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Dismissal upheld in Pulse suit against Twitter, Google, Facebook

Pulse nightclub

A federal appeals court has affirmed a lower court’s dismissal of litigation filed against Twitter Inc., Google LLC and Facebook Inc. by victims and family members of victims who were among the 49 people killed and 53 injured in the 2016 Pulse nightclub shooting.

“We sympathize with Plaintiffs — they suffered through one of the worst terrorist attacks in American history,” but terrorist attacks present unique difficulties for those injured because the terrorists responsible may be beyond the court’s reach, says Tuesday’s ruling by the 6th U.S. Circuit Court of Appeals in Cincinnati in Earl Crosby et al. v. Twitter Inc.; Google LLC; Facebook Inc.

The gunman in the June 2016 attack, Omar Mateen, had pledged allegiance to the Islamic State group before police fatally shot him after the attack.

The litigation was filed in U.S. District Court in Detroit in December 2016. The District Court dismissed the case, which the 6th Circuit affirmed in Tuesday’s ruling.

Plaintiffs provide examples of how IS posts on the defendants’ websites recruited more than 30,000 foreigners to join IS, and how after the attack IS praised Mr. Mateen and identified him has an Islamic State fighter, said the ruling.

Plaintiffs “cannot hold defendant’s directly liable for their injuries unless there is some causal relationship between Defendants’ conduct had the Pulse Night club shooting,” said the ruling. Under the federal Anti-Terrorism Act, a proximate cause is required to establish liability.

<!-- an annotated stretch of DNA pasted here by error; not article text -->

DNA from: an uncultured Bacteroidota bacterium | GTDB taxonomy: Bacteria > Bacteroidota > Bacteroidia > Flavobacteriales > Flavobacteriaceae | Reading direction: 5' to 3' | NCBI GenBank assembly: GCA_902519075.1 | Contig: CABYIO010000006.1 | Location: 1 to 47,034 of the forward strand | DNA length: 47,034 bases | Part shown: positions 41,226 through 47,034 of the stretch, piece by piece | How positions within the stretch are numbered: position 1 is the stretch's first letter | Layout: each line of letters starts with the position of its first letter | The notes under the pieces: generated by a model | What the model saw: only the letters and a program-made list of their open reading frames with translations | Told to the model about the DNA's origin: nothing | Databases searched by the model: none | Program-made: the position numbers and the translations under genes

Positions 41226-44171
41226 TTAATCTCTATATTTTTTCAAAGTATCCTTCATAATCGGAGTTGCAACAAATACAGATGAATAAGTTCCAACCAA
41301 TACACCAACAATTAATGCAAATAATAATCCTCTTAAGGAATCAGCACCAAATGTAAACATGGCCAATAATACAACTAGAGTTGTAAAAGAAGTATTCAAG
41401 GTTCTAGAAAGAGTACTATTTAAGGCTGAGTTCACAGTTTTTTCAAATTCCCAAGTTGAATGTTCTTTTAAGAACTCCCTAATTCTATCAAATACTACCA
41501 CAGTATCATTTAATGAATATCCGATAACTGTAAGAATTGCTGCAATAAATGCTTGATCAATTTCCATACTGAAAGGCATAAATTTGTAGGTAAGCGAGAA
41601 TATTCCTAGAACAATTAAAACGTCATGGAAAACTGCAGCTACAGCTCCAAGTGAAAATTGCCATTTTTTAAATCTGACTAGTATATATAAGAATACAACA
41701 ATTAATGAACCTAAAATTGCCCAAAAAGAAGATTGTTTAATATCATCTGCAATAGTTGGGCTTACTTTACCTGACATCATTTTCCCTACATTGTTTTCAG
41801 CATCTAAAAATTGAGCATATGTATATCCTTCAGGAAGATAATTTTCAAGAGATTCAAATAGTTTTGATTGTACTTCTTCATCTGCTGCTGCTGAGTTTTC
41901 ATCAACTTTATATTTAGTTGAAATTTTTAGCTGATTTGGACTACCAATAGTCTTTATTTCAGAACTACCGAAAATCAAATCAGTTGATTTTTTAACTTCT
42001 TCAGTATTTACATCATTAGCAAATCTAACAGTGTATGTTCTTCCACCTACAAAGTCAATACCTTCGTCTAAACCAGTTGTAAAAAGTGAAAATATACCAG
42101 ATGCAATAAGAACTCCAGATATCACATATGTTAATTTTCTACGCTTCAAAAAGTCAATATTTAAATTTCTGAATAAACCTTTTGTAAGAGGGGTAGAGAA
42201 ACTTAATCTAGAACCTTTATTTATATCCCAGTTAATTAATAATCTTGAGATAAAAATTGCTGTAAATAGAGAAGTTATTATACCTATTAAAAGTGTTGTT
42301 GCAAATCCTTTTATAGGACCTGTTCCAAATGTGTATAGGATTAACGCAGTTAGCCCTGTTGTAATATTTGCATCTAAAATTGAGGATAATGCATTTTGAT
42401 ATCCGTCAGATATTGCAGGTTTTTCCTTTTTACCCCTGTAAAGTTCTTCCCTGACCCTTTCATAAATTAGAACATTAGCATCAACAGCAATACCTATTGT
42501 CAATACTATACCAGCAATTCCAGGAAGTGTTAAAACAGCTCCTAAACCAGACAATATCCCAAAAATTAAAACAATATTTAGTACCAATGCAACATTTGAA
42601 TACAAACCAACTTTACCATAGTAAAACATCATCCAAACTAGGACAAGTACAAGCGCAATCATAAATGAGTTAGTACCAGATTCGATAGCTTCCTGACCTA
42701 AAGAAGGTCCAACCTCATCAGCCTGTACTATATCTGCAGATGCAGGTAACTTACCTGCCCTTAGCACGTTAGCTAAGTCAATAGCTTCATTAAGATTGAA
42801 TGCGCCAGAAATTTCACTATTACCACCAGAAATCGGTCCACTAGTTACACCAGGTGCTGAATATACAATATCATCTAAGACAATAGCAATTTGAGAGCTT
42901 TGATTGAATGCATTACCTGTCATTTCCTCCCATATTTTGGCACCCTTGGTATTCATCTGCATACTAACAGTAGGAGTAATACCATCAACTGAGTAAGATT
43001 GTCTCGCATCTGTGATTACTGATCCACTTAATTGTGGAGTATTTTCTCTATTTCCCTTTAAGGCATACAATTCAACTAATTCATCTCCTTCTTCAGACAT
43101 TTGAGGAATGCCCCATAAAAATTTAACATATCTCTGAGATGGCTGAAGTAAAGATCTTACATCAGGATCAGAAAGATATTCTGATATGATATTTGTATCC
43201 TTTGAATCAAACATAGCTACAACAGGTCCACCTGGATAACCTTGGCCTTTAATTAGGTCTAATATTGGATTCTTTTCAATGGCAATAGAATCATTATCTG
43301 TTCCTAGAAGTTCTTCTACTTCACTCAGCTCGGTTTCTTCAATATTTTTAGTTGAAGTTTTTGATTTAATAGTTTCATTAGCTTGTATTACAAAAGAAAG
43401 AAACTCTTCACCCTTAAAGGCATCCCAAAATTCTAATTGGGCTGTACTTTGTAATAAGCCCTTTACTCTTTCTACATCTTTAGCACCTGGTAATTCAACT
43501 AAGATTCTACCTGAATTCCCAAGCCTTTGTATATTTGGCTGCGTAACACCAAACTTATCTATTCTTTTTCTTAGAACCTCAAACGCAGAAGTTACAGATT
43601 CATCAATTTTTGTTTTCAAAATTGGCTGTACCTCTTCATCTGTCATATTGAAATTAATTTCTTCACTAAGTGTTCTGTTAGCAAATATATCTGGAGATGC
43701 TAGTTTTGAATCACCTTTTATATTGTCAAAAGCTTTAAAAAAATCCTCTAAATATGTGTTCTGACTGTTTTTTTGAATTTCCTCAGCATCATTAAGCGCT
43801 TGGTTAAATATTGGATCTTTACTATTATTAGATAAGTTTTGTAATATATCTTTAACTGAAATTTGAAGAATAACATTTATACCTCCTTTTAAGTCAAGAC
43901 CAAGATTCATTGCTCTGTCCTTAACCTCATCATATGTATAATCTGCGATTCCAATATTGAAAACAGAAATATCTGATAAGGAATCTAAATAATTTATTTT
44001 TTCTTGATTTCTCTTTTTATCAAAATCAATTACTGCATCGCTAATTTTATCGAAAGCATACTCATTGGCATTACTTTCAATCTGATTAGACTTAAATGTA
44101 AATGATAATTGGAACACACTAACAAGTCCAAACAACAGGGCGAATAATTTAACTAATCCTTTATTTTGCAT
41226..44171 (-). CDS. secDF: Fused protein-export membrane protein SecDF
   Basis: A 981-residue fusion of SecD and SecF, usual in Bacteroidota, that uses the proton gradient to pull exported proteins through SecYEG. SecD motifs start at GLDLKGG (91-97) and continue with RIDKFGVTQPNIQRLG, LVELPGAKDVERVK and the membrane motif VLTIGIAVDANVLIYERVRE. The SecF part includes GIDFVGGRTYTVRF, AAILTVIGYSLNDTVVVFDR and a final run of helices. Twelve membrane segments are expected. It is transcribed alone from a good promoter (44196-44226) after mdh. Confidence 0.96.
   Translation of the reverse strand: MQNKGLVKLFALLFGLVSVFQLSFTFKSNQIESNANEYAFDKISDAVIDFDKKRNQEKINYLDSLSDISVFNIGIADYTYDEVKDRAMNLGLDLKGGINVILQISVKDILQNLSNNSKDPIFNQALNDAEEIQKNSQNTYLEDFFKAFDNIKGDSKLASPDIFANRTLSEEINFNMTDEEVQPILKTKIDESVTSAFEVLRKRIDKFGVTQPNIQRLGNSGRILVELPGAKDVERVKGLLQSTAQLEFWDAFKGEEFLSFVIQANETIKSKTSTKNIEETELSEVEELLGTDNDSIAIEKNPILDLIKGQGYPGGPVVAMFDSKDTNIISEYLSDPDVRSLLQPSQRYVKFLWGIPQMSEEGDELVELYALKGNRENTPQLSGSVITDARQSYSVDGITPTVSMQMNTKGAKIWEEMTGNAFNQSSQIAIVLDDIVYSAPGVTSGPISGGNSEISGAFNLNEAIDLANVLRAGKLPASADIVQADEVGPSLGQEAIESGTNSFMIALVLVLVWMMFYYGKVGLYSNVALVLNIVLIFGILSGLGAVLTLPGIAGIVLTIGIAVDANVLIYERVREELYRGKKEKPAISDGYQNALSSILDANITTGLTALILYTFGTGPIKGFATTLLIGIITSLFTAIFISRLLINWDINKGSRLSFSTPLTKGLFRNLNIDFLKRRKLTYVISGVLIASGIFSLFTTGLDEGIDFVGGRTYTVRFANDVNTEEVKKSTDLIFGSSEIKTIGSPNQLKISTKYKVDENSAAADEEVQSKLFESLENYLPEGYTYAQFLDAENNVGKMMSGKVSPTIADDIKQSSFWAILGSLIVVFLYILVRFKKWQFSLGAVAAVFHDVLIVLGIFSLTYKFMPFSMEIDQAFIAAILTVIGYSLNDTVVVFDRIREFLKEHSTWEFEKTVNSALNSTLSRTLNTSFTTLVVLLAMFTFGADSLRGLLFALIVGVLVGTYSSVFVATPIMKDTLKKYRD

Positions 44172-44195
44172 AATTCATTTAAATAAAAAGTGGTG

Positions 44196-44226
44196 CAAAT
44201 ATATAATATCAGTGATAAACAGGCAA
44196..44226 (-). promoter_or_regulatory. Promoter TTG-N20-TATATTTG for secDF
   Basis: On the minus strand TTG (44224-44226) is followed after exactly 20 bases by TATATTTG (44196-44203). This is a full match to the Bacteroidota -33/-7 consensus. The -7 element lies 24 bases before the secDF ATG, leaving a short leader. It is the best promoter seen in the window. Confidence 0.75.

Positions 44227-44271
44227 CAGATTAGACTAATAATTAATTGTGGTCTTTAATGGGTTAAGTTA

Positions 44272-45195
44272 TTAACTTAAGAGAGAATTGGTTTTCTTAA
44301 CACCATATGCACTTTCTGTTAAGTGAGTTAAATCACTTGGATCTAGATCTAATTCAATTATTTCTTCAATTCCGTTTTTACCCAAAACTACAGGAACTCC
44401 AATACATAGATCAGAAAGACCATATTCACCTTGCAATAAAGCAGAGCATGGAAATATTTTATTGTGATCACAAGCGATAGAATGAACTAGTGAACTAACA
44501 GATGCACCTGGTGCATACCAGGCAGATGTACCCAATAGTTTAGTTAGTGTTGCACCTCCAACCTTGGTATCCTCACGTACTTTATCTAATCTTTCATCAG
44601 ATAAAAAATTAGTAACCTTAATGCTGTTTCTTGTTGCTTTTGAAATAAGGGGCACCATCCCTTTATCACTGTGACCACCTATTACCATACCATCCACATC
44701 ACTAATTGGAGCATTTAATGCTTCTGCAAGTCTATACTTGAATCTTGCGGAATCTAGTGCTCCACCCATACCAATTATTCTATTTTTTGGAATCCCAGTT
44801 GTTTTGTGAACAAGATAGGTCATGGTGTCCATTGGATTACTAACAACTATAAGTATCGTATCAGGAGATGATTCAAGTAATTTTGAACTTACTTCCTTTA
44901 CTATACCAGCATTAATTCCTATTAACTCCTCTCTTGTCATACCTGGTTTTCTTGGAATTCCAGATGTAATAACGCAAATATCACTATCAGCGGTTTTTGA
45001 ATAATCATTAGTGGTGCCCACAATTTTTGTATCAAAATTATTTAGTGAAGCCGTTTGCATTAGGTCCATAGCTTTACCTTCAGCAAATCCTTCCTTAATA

“Plaintiffs ask us to define proximate cause as something less than requiring a ‘direct link,’” said the ruling.

If “we accepted Plaintiffs argument, Defendants would become liable for seemingly endless acts of modern violence simply because the individual viewed relevant social media content before deciding to commit the violence.”

Plaintiffs “allege no facts connecting Defendants to Mateen or the Pulse Night Club shooting. At most, Plaintiffs allege facts that generally connect Defendants to ISIS. But as the Amended Complaint admits, Mateen — and not ISIS — caused Plaintiffs’ injuries,” said the ruling in affirming the lower court’s dismissal of the case.

Plaintiff attorney Keith L. Altman, lead counsel at Excolo Law PLLC in Southfield, Michigan said, “We’re disappointed in the ruling, and we believe the ruling flies in the face of Congress’ intent” with respect to the Justice Against Sponsors of Terrorism Act.

“We have every intention of continuing to pursue it for cert to the Supreme Court,” he said.

A Twitter spokesman had no comment, while spokesmen for Google and Facebook did not immediately respond to a request for comment.





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